Wouldn’t it be nice if you craved broccoli and spinach instead of ice cream and French fries? That would certainly make it easier to eat a healthy diet and control your weight. Fast food restaurants are built around the idea that people can’t pass up food that’s high in sugar and fat even if it does bad things for their health. Ideally, you’d be able to program food preferences into you’d brain like you program a computer so you would no longer crave high-calorie foods that have little nutritional value. That’s not possible but there ARE ways to tame those cravings for the wrong foods and enjoy eating healthier fare.
Unhealthy Foods: What’s the Appeal?
Why is unhealthy food appealing to so many people? At least in mice, foods high in fat have addictive potential. When mice are raised on a diet loaded with fat and then switched to leaner fare, they become anxious or depressed. One theory is that high-fat diets cause changes in brain chemicals like dopamine that are linked with pleasure and reward.
Other research in animals shows sugar stimulates brain receptors for brain chemicals like dopamine and opioids. Some experts believe that sugar has an effect on the brain similar to heroin and other addictive drugs. Rats even show signs of withdrawal when they’re deprived of sugar. Whether this is true in humans isn’t clear but there’s little doubt that some people seek a sugar or fat “fix,” judging by the lines at fast food restaurants and ice cream parlors.
Can You Retrain Your Brain to Crave Healthy Foods?
If you’re accustomed to eating a diet high in sugar or fat and decide to suddenly eliminate all added sugar or drastically limit the amount of fat in your diet, you’re unlikely to be successful. Your taste buds have become sensitized to sweetness, and the texture of fat and food will taste completely different. The key? Cut back in increments, gradually replacing foods high in sugar and fat with healthier alternatives like whole foods with no added sugar or creamy sauces.
If you’re a fast food junkie, start by ordering a salad to accompany a fast food sandwich instead of fries. This works better than going “cold turkey” and giving up fast food entirely. If you put 3 teaspoons of sugar in your coffee, cut the amount in half gradually over several weeks and then cut it in half again. Gradually taper back to give your taste buds a chance to become sensitive against sweetness. Once you’re down to a teaspoon, 3 teaspoons of sugar will taste overwhelmingly sweet and foods that are low in sugar will again have flavor.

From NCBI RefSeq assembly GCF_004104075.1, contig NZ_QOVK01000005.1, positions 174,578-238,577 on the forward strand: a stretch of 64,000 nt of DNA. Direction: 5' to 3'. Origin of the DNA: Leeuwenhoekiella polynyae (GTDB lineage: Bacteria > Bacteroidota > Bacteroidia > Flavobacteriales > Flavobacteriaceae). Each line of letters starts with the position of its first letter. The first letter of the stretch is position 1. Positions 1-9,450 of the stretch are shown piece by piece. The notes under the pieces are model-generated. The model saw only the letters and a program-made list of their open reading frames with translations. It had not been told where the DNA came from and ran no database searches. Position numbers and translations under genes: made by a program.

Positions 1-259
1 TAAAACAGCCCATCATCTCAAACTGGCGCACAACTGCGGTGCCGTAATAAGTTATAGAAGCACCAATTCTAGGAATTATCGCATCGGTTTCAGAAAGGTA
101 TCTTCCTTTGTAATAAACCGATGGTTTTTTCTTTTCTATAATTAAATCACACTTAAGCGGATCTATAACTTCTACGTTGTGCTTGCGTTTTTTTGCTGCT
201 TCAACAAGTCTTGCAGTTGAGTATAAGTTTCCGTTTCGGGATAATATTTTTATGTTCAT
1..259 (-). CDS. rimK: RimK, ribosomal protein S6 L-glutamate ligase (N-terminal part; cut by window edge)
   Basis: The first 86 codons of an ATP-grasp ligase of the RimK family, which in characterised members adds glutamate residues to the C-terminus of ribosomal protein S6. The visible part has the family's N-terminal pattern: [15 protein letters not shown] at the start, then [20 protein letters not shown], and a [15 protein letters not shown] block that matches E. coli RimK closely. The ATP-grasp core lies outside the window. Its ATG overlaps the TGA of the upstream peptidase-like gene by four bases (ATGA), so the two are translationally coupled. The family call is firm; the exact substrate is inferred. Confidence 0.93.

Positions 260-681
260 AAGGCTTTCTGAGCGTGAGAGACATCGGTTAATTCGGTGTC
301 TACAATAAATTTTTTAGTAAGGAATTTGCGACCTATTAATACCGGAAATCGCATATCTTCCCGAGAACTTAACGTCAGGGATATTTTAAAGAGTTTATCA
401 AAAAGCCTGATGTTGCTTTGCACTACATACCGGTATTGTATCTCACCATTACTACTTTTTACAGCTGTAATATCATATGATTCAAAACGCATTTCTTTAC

Gradually Introduce Healthier Foods to Your Diet
While you’re cutting back on sugar, gradually introduce healthier foods into your diet. Add one extra vegetable to your plate every week or two. Roast your vegetables or add seasonings to bring out their flavor. Eat slowly and concentrate on the taste of each bite. Gradually, you’ll develop an appreciation for foods that aren’t loaded with sugar and fat. It’s all about eating slowly and mindfully.
What about using calorie-free sweeteners to cut back on sugar? To retrain your taste buds and reduce the desire for foods high in sugar, you’ll need to cut back on ALL sweeteners. When your taste buds sense sweetness, it creates a flavor preference. Instead, expose your taste buds to whole foods so you learn to appreciate foods in their natural state. After you’ve done this for several weeks, you’ll find sugary and fatty foods will have far less appeal.
Another way to reinforce the desire to eat healthy is to create a pleasant atmosphere when you eat a healthy meal. Arrange your food in an appealing fashion on the plate. If you’re eating alone, play some relaxing music in the background so your brain associates healthy eating with pleasure.
The Bottom Line?
You can retrain your taste buds to appreciate the taste of whole, healthy foods but it takes time. It’ll be less of a shock if you do it gradually – but be persistent. Stick with it and fast food and processed food will lose their appeal.
International Journal of Obesity Supplements. (2012). 2, S25-S28.
Princeton News. “Sugar can be addictive, Princeton scientist says”
Neuroscience & Biobehavioral Reviews, 2008;32(1):20-39.
Yale J Biol Med. 2010 June; 83(2): 101–108.